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Three Overlooked Causes for Eating Disorders

Woman in GlassesIt is largely understood that eating disorders are not always just about food. Eating disorders are complex, and are often manifestations of dissonance in other areas of a person’s life. To make a lasting and permanent recovery and find freedom from the bondage to an eating disorder or pattern of disordered eating, a person must first identify the underlying cause or causes of the eating disorder. Below are three commonly overlooked causes for eating disorders, which may help you understand the cause of disordered eating patterns in your life or the life of your loved one.

Attention Deficit Disorder

In The Link Between A.D.D. and Addiction, author Wendy Richardson draws a parallel between attention deficit disorder (A.D.D.) and the propensity for addictive behavior, including eating disorders. She states, “A.D.D. is frequently accompanied by other conditions and problems. This is especially true in adults. Few people with untreated A.D.D. make it through adulthood without developing other problems, such as substance abuse, eating disorders, anxiety, depression, low self-esteem, or compulsive behaviors.” The author goes on to explain A.D.D. is organic or biological in nature, resulting from brain functioning, specifically neurotransmitters.

Much of the work done in treating eating disorders, and addictions in general, has been in the area of behavior modification, while organic causes have been downplayed. It is important to recognize that there are many factors contributing to an eating disorder, both physiological and psychological.

Posttraumatic Stress

According to the National Institute of Medical Health, children who have been abused are more likely to develop posttraumatic stress disorder (PTSD). One of the symptoms of PTSD is gastrointestinal discomfort or distress. It is intriguing to consider the possibility that this very symptom of PTSD might actually influence or support a decision to use an eating disorder or pattern of disordered eating as a coping mechanism. Take, for example, a child caught in the midst of a marital breakup. The child’s anguish could manifest itself in gastrointestinal distress, making it literally painful to eat. The child might decide that, while she cannot stop her parents from fighting, she can decide whether or not to incur any additional pain by eating. The physical pain of hunger might even be interpreted as better than the unpleasant side effects of eating with an upset stomach.

Or consider a child who is physically abused by a parent. The stress involved with the uncertainty of when the next blow will fall could manifest itself in a nine, rumbling digestive tract. The child could interpret this rolling stomach mistakenly as a sign of hunger. He might then determined that the way to settle his stomach, and his other worries, is to eat and to keep eating as long as his distress continues.

A child who is convinced of her own unworthiness may decide that a severe restriction of all pleasure, including the enjoyment of eating, is a way to buy penance for her imperfection. Digestion becomes a link to self-love and self-acceptance. By denying the body’s basic needs, the soul is punished.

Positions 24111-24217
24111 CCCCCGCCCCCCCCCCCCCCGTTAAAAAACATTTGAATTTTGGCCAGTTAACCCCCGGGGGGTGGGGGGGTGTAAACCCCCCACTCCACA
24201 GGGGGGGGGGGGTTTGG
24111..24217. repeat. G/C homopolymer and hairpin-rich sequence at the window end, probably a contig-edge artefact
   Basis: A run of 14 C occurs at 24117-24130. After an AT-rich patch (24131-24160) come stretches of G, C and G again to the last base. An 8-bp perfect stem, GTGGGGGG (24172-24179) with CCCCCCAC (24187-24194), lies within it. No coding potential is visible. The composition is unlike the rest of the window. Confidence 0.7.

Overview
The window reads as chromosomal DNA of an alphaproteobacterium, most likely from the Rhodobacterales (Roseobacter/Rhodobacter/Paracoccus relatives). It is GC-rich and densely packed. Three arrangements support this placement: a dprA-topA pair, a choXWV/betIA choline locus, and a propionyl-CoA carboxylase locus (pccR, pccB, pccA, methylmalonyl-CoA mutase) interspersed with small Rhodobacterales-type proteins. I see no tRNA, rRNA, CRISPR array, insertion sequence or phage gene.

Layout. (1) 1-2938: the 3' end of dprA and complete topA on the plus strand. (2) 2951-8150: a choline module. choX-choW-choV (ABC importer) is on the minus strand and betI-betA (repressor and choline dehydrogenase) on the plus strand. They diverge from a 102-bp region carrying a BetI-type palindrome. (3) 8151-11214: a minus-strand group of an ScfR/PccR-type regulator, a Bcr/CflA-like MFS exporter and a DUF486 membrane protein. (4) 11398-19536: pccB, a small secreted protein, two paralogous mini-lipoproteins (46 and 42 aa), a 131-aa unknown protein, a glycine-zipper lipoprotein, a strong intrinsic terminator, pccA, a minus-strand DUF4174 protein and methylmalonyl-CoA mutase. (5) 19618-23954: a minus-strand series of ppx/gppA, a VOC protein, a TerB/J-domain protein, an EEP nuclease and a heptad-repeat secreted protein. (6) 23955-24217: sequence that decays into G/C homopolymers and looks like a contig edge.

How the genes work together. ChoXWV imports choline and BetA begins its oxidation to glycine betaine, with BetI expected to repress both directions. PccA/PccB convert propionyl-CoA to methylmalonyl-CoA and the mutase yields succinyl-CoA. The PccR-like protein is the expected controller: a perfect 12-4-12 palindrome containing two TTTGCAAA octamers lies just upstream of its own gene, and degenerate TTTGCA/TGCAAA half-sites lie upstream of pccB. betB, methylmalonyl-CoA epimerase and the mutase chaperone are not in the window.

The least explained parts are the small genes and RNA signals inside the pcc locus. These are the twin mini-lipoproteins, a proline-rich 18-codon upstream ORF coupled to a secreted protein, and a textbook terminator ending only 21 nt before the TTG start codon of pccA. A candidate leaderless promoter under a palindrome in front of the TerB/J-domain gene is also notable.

The Safe Sin

For many people, Christians especially, food is a “safe” addiction. Fire and brimstone are rarely used in reference to gluttony, allowing compulsive overeating to avoid direct pulpit confrontation. Fasting can be seen as a spiritual virtue, producing false pride in someone who is anorexic. The sinful nature of the flesh is all too well understood by the bulimic, who views purging as a way to rid the body of the sin of consumption. For the person turning repeatedly for comfort, calming, or distraction, food can appear to hold the position of the lesser of two evils when compared to adultery, sexual promiscuity, gambling, drunkenness, or other scriptural prohibitions.

With alcohol, drugs, sex, and even material consumption being frowned upon and openly preached against, some Christians will migrate to food as their safe protection of choice. This is especially true when fellow brothers and sisters in the faith meet regularly to fellowship, accompanied by an overabundance of food. Or when the generous hospitality believers show to one another takes the form of multiple dishes and third helpings. Meals define Christian fellowship in many circles, even down to the partaking of the Lord’s Supper. Is it any wonder food can become the Christian’s addiction of choice?

Religion at its best leads people to an understanding of the grace and mercy of God. Religion at its worst browbeats people with the inevitability of their own sins. Perfectionism, rigidity, a lack of self worth, and a distrust of compassion are all breeding grounds for both religious toxicity and eating disorders. Is it any wonder these can go hand in hand?

One of the false realities perpetuated by a dysfunctional relationship with food is the dread that something catastrophic will occur if you confront the cause of your struggle. Recognizing and reconciling the cause of your eating disorder, however, is an important step on the road to recovery. If you or a loved one is struggling with one of the aforementioned issues, The Center • A Place Of HOPE can help. Call 1-888-771-5166 / 425-771-5166 or fill out our contact form and someone will be in touch with you soon.

Excerpts taken from Gregory L. Jantz, Hope, Help & Healing From Eating Disorders: A Whole-Person Approach To Treatment of Anorexia, Bulimia, and Disordered Eating, WaterBrook 2010.


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